It is clear that women with bipolar disorder are at high risk for relapse during the immediate postpartum period (Viguera 2000). There is evidence that the resumption of lithium prior to or within 24-48 hours of delivery can significantly reduce the risk of postpartum illness (Cohen 1995). While this intervention is the current standard of care for this high risk population, women have historically been instructed to avoid breastfeeding while taking lithium based on early reports suggesting high levels of lithium in the breast milk and several cases of lithium toxicity in nursing infants (Schou 1973). While the American Academy of Pediatrics guidelines are less restrictive in their current recommendation, they do urge caution. However, systematic studies regarding the levels of exposure to lithium in nursing infants and the potential risks of this exposure have been lacking.

In a recent study from Dr. Adele Viguera at the Center for Women’s Mental Health presented at the annual meeting of the American Psychiatric Association, 10 women taking lithium and their nursing infants were evaluated. Lithium levels in milk, as well as infant and maternal serum levels of lithium, were measured at approximately 6 weeks postpartum. Infant thyroid and renal function were also assessed. In this group of women, lithium carbonate dose averaged 841 mg/day (range 600-1200 mg/day). The average lithium concentration in breast milk was 0.36 ± 0.11 mmol/L (range <0.1 – 0.51) or 51% (range 17%-73%) of the maternal serum levels (average of 0.72 ± 0.22 mmol/L, range 0.41 – 1.16). Corresponding infant serum levels averaged 0.15 ± 0.07 mmol/L (range 0.09-0.30). Eight of the 10 infants had levels below 0.2 mmol/L. There were no adverse events reported in 9 of the10 infants; one infant had slightly elevated TSH (thyroid stimulating hormone) that soon normalized once lithium was discontinued.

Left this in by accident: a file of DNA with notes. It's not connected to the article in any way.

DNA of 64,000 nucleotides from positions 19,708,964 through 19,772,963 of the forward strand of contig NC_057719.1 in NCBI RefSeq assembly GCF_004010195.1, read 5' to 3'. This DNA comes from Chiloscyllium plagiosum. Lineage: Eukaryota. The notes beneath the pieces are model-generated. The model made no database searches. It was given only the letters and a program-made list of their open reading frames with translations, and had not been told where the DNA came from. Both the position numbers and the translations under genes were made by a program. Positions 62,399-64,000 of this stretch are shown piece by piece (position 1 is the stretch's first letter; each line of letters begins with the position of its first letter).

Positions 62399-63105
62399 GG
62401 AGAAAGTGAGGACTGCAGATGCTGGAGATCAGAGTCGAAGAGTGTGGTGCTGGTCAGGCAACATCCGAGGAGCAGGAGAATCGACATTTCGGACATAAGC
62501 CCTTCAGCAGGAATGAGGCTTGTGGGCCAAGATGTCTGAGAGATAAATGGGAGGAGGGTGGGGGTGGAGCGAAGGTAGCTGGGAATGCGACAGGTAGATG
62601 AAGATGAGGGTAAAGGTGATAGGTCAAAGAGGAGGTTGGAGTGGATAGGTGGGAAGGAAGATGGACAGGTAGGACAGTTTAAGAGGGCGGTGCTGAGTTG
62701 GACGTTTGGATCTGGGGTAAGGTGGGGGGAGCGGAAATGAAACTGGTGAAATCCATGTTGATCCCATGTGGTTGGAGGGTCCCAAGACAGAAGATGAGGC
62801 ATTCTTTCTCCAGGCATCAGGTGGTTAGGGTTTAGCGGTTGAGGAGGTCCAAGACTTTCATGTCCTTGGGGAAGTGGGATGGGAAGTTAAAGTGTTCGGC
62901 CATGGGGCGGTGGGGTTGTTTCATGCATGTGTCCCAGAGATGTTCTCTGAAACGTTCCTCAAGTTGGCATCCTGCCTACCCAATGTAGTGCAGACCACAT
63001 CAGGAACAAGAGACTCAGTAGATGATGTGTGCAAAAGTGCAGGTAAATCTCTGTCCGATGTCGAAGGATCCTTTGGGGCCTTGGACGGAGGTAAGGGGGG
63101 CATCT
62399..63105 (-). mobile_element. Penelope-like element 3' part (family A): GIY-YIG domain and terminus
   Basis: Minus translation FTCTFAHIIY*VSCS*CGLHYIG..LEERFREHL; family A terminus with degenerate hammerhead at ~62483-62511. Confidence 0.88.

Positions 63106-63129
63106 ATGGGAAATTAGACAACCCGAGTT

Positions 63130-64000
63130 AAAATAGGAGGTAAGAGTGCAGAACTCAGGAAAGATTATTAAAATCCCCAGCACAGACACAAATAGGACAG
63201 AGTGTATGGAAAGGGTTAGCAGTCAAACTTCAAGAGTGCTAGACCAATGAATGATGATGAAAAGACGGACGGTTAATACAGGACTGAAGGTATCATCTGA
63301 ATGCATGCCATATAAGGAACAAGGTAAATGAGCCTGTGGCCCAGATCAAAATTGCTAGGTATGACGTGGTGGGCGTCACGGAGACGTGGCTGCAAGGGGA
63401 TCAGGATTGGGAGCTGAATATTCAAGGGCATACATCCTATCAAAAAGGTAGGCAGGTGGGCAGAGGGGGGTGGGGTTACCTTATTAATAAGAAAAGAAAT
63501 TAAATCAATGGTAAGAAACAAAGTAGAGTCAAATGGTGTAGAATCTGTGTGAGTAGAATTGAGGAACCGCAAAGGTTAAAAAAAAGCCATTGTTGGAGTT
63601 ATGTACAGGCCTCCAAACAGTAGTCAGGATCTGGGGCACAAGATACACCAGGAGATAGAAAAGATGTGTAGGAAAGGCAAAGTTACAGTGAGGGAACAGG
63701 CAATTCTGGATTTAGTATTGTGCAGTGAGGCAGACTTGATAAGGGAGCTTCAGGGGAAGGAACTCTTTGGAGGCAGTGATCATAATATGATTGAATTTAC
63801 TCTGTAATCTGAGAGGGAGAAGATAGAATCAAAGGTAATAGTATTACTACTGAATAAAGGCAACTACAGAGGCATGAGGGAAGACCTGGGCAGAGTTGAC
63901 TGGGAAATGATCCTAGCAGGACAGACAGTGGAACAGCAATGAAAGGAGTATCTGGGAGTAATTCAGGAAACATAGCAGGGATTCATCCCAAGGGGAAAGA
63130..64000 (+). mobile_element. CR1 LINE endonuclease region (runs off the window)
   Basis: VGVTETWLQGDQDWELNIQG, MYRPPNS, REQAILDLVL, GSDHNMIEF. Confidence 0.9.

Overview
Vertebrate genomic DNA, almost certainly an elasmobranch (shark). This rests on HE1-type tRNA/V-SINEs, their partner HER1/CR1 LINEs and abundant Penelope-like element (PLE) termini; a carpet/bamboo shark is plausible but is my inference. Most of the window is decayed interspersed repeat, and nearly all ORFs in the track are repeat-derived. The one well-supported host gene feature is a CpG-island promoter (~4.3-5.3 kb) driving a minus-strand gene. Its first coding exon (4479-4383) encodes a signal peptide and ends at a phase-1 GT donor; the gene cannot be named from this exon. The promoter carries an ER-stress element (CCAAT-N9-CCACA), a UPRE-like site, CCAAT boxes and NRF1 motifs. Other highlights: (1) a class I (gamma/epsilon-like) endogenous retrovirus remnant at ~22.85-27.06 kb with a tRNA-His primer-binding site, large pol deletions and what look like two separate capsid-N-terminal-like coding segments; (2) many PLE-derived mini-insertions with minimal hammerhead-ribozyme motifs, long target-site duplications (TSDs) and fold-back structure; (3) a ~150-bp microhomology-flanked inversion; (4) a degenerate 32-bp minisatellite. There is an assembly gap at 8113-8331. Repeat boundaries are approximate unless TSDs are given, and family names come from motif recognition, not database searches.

Although the sample size in this study was relatively small, it is thus far the largest systematic study quantifying exposure to lithium in children nursed by mothers taking lithium. While early reports raised concerns regarding exposure to high levels of lithium in nursing infants, this study suggests that lithium levels in infants are relatively low and were about 25% of maternal levels. Furthermore, the incidence of serious adverse events in babies exposed to lithium through breast milk was low.

Given the many benefits of breastfeeding, some women taking lithium may opt to nurse their infants. While we have little data regarding the long-term effects of exposure to lithium contained within the breast milk, it appears that the risk of serious adverse events in the nursing infant is relatively low. Nonetheless, infants are vulnerable to the same side effects as adults, including changes in thyroid and renal functioning; thus, close clinical monitoring of infants exposed to lithium through breast milk is recommended. This monitoring should include measurement of lithium levels, TSH, BUN and creatinine every 6-8 weeks while the child is nursing.

Ruta Nonacs, MD PhD

Viguera AC, Nonacs R, Cohen LS, Tondo L, Murray A, Baldessarini RJ. 2000. Risk of recurrence of bipolar disorder in pregnant and nonpregnant women after discontinuing lithium maintenance. Am J Psychiatry 157:179-184.

Cohen LS, Sichel DA, Robertson LM, Heckscher E, Rosenbaum JF. 1995. Postpartum prophylaxis for women with bipolar disorder. Am J Psychiatry 152:1641-1645.

Schou M, Amdisen A. 1973. Lithium and pregnancy III: lithium ingestion by children breastfed by women on lithium treatment. Br Med J 2:138.

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